From The Daily Princetonian, 1949.
This ad from mass-market clothier Galey & Lord dates from 1965. But apparently that’s no random model who sat for the portrait. According to textilehistory.org:
In the mid-1960s, six prominent socialites had their portraits painted by Henry Koehler. The garments were crafted using G&L fabrics. Ads appeared in the New York Times Feb 2, 1965.
If that’s your father, leave a comment and let us know.
(Postscript: Galey & Lord ad from six years later, after the fall.) — CC
Tomorrow is the first day of summer, which means today is the last day of spring. Wish we could say you can scoop up these spring items at 1950 prices, but hey, at least there are sales going on right now at Brooks and Press. — CC
If you were off on Spring Break or spending the winter in Palm Beach, Princeton’s clothiers of the 1940s had just the clothes you needed, including plenty of seersucker. While not graphically interesting, these ads include interesting copy revealing what was popular with students at the time. — CS & CC (Continue)
The era of men wearing proper hats has certainly gone the way of the dodo. Blame it on JFK. Still, there are older men and younger dandies who are somehow keeping the hat business afloat. For them, May 15th is a special day, as it’s the traditional date of putting away your wool hats and bringing out your straw hats, marking the sartorial turn from the cold winter to the warm summer.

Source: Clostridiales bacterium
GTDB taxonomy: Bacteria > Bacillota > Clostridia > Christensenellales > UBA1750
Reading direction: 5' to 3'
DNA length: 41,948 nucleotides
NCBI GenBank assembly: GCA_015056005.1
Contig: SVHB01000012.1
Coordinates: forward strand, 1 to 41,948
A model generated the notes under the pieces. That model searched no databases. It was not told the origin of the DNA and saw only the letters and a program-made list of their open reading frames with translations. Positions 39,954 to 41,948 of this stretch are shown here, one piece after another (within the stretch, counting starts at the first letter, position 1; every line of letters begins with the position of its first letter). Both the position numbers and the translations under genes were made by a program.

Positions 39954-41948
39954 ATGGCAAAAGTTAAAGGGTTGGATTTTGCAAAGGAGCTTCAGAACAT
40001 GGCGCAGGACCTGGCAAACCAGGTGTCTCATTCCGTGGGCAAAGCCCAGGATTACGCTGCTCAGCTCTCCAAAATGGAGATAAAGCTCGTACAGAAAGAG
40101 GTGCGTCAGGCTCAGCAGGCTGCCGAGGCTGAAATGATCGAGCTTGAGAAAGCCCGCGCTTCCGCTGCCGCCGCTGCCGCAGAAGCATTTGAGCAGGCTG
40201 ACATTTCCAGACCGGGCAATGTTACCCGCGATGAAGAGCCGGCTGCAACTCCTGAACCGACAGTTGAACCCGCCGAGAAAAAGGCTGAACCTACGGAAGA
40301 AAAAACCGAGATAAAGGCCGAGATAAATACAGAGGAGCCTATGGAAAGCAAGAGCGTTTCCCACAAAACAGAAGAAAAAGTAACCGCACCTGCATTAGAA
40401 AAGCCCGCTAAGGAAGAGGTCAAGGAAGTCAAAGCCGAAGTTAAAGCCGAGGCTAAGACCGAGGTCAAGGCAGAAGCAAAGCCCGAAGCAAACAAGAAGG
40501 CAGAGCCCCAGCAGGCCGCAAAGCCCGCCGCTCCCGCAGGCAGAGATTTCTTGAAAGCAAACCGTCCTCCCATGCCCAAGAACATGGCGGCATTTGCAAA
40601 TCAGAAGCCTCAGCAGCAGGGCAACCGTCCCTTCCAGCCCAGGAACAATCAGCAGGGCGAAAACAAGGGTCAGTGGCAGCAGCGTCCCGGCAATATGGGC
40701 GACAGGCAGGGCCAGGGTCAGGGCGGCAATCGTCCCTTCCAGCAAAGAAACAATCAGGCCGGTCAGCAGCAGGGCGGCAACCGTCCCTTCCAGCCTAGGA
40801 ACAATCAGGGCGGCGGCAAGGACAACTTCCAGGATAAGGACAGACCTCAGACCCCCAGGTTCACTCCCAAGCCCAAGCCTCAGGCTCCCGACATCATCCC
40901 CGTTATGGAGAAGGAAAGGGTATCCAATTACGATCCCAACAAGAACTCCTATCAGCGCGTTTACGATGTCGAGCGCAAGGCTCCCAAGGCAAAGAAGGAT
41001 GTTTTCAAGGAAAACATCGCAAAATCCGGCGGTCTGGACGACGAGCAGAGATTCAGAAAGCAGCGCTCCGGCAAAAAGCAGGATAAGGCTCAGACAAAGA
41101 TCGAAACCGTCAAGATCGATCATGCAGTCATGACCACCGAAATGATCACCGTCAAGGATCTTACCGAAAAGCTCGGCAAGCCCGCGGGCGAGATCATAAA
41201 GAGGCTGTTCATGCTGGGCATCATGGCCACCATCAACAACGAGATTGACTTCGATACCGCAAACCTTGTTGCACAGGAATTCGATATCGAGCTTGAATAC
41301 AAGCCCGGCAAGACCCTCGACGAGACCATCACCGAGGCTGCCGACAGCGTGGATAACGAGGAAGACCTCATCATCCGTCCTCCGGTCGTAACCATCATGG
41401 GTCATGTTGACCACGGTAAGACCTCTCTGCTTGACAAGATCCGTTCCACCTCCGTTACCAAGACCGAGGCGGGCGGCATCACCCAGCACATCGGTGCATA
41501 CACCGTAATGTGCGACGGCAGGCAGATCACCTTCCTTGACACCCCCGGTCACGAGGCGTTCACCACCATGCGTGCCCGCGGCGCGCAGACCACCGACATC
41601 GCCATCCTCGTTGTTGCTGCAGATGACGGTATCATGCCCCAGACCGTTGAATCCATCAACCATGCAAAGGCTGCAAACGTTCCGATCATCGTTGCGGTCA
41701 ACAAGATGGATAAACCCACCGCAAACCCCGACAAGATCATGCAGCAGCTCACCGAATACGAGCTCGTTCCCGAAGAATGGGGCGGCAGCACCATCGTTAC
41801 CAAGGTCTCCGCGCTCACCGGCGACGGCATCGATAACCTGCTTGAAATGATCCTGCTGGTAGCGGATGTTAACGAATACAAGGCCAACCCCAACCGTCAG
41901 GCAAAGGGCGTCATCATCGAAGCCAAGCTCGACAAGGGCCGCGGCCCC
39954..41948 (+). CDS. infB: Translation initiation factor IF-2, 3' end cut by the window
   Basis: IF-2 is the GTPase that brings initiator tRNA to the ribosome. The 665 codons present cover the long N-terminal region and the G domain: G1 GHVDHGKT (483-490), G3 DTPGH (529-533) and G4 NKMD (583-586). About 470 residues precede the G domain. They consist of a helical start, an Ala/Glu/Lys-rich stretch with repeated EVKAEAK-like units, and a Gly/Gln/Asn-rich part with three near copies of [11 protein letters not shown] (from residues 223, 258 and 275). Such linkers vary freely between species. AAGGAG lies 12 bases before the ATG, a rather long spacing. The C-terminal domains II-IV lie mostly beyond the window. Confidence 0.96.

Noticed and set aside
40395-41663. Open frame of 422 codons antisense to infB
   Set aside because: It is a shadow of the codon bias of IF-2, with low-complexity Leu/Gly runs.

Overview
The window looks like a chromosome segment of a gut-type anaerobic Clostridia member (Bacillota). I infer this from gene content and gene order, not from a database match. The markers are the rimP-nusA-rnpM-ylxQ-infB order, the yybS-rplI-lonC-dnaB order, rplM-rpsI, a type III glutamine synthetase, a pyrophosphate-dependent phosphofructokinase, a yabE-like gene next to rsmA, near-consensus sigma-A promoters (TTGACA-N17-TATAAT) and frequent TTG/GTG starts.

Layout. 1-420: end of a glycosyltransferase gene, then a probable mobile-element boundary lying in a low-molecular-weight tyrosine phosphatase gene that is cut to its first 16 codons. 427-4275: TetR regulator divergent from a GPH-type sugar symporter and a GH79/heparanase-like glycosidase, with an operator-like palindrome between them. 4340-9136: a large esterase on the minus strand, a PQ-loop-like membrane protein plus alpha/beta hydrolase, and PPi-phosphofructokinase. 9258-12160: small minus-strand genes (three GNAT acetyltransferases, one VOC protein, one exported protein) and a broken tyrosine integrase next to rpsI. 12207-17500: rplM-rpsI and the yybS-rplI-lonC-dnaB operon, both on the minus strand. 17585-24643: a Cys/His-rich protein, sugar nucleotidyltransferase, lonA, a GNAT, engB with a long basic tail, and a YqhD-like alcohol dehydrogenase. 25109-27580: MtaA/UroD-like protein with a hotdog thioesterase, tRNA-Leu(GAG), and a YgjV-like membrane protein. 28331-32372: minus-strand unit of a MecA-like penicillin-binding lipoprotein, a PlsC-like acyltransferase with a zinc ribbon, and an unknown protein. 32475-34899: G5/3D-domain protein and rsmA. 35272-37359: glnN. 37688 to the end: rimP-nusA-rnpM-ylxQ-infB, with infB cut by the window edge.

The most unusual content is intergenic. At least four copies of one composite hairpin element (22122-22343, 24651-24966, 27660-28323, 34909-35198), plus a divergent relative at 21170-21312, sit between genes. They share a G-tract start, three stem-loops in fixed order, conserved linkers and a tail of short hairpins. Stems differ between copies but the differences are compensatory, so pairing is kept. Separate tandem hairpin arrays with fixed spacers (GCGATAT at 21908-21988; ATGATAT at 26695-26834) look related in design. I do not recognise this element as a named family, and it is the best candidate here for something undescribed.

Vintage photos reveal that this tradition was present during the Ivy heyday. Young men are out in lighter fabrics, donning their straw hats, and generally looking pleased to be out of the harsh Eastern winter.
“Hat bands were made of a variety of different fabrics with bright, summery colorways,” recalls Richard Press, former president of J. Press. “Madras, batik and rep bands were common and were a part of the Ivy summertime uniform.”
The boater hat in particular made its way into the wardrobes of various Ivy men. It has always been the oddball piece of headwear. It was a specialty hat, often worn by members of the cheerleading squads and university bands. “Boaters were also worn specifically for sporting events, such as the Kentucky Derby,” says Press, “and rowing events on the Charles and Schuylkill rivers.”
While it’s appearance is quirky, it’s association with sports and school pride made it suitable at such events for the students. The first three photos are from the 1953 Skimmer Day at Penn, while the botoom photo is of the Princeton band in 1961. — MATTHEW KARL GALE (Continue)